In regard to photopolymer plates it suggests the obvious, extended exposure increases the profile and decreases the relief depth.


      --- In PPLetterpress@yahoogroups.com, Gerald Lange <Bieler@...> wrote:
      > Erik
      > Not sure how to respond to this but imagine no relief as possibly cut by 
      > a laser. The structures would collapse under impression. Letterforms 
      > greatly differ in their surface structure. Counters, stems, serifs. And 
      > varying sizes. A relative relief helps provide support. In the 
      > punchcutting of type faces, varied relief is a characteristic as well.
      > I don't know off hand what the slope of a 150 lpi halftone dot would be 
      > on a photomechanical engraving but I assume it would be much different 
      > that than of a metal typeface, though I have one of the last thorough 
      > print studies on this and will look it up and report back.
      > Gerald
      > http://BielerPress.blogspot.com
      > On 10/23/11 1:05 PM, Erik Desmyter wrote:
      > > Gerald,
      > >
      > > I understand the variable relief but not such a variable angle. To me it still is a very small round dot created by the UV light going through a very small circle in the black film and hardening the polymer that can be exposed by that UV light bundle. I am still surprised at the 45 degrees on such a small halftone dot and I try to understand technically or optically why this would be so different to a letterform.
      > >
      > > Best regards,
      > > Erik
      > >
      > >
      > >> Eric
      > >>
      > >> These are halftone dots at 150 lpi not letterforms. They would show the
      > >> tiniest of surface image at extreme proximation and the shallowest of
      > >> relief and the foundation needed to support it. The least of impression
      > >> is all that is required to reproduce a halftone with accuracy to detail.
      > >> As I mentioned, the photopolymer process produces variable relief.
      > >>
      > >> Gerald
      > >> http://BielerPress.blogspot.com
      > >>
      > >> On 10/23/11 12:34 PM, Erik Desmyter wrote:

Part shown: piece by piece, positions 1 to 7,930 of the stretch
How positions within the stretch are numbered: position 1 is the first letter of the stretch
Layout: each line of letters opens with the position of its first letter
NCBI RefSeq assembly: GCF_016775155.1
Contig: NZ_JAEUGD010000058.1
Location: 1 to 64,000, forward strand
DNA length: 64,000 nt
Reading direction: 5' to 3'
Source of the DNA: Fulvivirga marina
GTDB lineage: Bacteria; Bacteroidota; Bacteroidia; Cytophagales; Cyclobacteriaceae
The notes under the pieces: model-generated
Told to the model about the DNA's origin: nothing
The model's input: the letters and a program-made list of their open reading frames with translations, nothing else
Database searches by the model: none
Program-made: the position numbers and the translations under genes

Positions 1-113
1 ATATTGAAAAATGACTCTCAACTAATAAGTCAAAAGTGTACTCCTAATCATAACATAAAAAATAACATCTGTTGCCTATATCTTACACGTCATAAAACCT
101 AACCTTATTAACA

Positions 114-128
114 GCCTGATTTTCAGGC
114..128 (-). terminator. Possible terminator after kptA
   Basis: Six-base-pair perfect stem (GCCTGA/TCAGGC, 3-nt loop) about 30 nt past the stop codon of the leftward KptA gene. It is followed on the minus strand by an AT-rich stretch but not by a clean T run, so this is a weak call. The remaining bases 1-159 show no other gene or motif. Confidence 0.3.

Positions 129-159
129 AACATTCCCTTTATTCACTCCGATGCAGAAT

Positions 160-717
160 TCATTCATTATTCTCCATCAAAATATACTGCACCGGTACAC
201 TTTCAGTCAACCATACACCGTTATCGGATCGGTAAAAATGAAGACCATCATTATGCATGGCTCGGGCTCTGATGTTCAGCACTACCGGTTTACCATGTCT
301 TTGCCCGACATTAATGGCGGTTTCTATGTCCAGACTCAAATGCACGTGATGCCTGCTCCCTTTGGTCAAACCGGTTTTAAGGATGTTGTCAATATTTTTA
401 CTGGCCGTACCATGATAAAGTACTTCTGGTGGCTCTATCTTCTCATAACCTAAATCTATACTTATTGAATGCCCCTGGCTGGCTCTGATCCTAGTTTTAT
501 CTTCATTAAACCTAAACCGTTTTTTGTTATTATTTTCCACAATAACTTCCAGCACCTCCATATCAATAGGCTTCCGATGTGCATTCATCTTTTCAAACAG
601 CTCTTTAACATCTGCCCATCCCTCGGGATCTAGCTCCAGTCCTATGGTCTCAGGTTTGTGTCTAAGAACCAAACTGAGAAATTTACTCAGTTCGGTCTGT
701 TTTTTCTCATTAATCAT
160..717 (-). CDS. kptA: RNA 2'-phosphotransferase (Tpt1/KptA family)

> >>> Gerald,
      > >>>
      > >>> I agree that this is the main problem with lasers. However I am surprised to see here on this film based photopolymer http://www.flickr.com/photos/bielerpress/6272724517an angle or slope around 45 degrees. That can result during inking with soft rollers and under pressure that the ink goes rather easy over the top surface on to the sides of the mountain what then gives no longer sharp printed edges. With tradition metal type those sides would be around 75 degrees I guess.

      > >>>
      > >>> Best regards,
      > >>> Erik
      > >>>
      > >>>
      > >>>> Scott
      > >>>>
      > >>>> Maybe a picture or two is worth a thousand words:
      > >>>>
      > >>>> http://www.flickr.com/photos/bielerpress/6272724517/in/photostream/#/photos/bielerpress/6272724517/in/photostream/lightbox/
      > >>>>
      > >>>> http://www.flickr.com/photos/bielerpress/6273250924/in/photostream/#/photos/bielerpress/6273250924/in/photostream/lightbox/
      > >>>>
      > >>>> These are microscopic views of the surface of a halftone image. This is
      > >>>> why photopolymer can provide such exquisite detail. The relief depth
      > >>>> between imaging of close proximity decreases with exposure and provides
      > >>>> structure.
      > >>>>
      > >>>> Gerald
      > >>>> http://BielerPress.blogspot.com
      > >>>>
      > >>>>
      > >>>> On 10/23/11 10:00 AM, Scott Rubel wrote:
      > >>>>> Gerald,
      > >>>>>
      > >>>>> Good thinking about all this. I certainly would want it to be a
      > >>>>> minimum of 2400, for one thing, but I have not known how to think
      > >>>>> about the other disadvantages.
      > >>>>>
      > >>>>> The thing that I hope for when I think about the potential of laser is